hard. I guess I mainly just want something that's more than just a band.
Something that has a bit of a performance/visual art element to it in addition
to the music. Yet I want to keep the music accessible to some extent.
What sort of aspirations do you have for Tree
I was perfectly
happy recording completely inaccessible music in my bedroom with Chad for 8
years. But I always had a bit of a longing to play shows and have people hear
our music. Now I've got what I wanted on some tiny scale, and it's just got me
stressed out all the time [Laughs].
You're going to Europe in a few days, right? How
did that come about?
I got invited to
speak at the Readme festival, which is a computer art conference in Europe. So I
got a ticket for Lauren too and we're going to play a show at the festival and
in London on the way back to the states.
What are you planning to discuss at the Readme
My dot matrix
synth. It's kind of like the printer we use in the band, but you can actually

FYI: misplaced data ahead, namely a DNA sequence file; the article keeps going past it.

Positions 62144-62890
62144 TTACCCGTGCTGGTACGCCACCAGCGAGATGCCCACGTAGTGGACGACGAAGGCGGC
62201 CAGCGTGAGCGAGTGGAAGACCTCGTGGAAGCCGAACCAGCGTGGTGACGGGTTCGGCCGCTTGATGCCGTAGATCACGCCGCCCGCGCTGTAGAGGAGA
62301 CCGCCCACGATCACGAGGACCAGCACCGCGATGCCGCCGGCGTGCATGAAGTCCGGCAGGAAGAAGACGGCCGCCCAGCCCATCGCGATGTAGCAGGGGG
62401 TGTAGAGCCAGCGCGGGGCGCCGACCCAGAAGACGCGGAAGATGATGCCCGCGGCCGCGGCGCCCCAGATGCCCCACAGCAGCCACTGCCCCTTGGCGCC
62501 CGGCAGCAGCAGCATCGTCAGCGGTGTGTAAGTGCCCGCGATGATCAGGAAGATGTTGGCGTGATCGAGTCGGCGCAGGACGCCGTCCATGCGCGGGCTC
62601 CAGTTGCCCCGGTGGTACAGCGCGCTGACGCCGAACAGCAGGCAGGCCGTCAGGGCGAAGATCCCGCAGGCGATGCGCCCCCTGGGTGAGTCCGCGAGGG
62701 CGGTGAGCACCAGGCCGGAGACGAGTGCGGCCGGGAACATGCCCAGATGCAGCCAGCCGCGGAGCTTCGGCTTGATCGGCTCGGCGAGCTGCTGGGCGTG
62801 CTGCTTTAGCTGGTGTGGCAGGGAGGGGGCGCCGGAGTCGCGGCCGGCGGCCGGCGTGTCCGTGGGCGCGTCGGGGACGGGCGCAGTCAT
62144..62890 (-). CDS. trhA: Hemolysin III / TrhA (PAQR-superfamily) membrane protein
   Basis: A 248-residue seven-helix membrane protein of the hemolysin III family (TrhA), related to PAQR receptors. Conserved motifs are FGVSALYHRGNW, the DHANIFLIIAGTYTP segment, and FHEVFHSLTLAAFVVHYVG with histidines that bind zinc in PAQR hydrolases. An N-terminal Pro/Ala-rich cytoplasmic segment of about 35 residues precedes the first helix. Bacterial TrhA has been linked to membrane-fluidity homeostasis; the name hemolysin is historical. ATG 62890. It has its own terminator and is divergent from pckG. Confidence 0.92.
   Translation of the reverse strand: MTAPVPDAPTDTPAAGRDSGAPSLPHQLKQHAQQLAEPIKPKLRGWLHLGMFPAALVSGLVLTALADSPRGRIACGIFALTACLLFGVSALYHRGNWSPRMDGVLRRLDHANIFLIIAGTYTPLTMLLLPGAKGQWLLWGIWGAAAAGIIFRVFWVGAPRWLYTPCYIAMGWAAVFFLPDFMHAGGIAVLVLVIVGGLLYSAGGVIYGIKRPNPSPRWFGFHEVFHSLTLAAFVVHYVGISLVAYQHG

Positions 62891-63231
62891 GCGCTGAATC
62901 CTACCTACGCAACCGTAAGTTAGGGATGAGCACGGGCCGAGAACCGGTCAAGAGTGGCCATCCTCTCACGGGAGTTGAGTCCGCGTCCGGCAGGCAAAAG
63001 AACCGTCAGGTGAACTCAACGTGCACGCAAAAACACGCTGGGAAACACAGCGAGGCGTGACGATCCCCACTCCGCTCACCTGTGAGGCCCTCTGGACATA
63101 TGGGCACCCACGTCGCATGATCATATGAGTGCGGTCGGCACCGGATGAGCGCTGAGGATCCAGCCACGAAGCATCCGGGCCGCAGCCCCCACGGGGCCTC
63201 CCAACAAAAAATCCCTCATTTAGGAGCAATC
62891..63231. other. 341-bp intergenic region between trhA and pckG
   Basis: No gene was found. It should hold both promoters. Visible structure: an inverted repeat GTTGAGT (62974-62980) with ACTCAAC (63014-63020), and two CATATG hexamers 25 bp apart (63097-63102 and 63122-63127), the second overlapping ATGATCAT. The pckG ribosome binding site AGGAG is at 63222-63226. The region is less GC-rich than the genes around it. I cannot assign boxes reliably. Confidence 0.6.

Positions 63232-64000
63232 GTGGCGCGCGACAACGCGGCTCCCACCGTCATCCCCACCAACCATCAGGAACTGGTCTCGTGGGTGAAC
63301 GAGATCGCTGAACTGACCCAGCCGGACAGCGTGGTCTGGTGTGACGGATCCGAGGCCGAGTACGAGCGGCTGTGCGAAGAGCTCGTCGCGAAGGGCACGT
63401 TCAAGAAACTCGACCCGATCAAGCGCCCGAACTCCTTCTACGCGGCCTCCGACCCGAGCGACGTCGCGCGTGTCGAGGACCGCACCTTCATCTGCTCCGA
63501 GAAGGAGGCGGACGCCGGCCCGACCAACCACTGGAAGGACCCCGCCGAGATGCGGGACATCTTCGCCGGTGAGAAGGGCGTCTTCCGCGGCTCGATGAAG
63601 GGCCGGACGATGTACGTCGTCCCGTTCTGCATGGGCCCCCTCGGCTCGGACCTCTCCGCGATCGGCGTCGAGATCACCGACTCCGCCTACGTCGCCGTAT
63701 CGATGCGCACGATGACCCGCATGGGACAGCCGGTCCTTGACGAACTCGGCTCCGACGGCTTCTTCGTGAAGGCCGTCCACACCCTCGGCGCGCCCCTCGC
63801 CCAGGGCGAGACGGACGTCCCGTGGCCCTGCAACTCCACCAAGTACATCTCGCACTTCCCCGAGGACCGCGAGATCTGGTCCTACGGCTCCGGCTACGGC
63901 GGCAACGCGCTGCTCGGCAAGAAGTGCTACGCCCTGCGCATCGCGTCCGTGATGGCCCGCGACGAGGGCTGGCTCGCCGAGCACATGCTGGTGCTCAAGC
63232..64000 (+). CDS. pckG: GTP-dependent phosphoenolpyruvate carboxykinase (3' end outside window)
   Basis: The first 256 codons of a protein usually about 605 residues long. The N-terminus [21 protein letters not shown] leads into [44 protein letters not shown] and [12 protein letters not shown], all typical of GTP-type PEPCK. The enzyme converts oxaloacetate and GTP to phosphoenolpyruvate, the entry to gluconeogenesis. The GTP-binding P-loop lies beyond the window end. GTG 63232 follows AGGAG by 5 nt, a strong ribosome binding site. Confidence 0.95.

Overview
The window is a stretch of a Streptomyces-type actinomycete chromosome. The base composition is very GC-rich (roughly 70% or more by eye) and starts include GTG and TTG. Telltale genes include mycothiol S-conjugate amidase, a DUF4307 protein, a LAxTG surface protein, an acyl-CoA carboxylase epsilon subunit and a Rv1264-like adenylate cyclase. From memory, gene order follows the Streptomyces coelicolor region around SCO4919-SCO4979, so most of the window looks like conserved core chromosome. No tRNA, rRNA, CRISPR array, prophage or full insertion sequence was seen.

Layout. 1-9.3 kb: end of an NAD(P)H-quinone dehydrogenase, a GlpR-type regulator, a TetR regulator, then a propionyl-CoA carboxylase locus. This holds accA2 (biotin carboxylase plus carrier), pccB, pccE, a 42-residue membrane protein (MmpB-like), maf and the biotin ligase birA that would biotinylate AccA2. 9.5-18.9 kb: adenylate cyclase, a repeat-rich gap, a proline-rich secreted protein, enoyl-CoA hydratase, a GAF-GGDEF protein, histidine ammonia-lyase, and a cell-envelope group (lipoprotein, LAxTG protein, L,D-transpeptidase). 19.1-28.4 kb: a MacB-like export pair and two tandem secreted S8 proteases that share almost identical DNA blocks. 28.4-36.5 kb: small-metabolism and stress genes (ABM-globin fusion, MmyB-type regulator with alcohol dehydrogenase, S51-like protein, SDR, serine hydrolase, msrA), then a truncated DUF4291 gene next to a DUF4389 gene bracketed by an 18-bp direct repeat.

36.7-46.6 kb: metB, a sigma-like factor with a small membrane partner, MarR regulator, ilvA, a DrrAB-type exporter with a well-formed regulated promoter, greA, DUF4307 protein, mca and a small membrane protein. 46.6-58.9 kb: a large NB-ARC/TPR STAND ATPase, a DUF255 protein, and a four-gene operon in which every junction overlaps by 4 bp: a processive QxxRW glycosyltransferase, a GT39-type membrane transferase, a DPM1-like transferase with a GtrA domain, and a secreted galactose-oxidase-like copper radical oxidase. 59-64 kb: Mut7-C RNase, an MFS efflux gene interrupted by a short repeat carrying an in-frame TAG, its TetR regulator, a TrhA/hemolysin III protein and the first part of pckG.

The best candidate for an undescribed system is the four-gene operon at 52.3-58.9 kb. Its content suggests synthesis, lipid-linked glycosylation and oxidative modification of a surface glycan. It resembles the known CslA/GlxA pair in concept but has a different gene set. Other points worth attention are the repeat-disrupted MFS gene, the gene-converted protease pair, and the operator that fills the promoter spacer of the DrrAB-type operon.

play it kind of like a keyboard, and it prints images while you play.
Excellent! I've got three questions left
here, my main man. First: what's next on the Tree Wave agenda?
We're going to
try to start doing a little touring- a little Texas tour soon, California maybe
in December, and Europe hopefully early next year. Possibly release the EP in
Europe with an extra song. Maybe do a split with Isan, then record a full length
next year. We're going to tour as much as we can now. It's difficult with my
job. We'll probably at least hit New York again soon, and probably Chicago.
Have you had labels sniffing around?
We've had some
label interest. We'll see what happens. Tonevendor and Darla have both heard us
now (both are now carrying our CD in their stores).
Final question: anything you want to tell the
Be safe around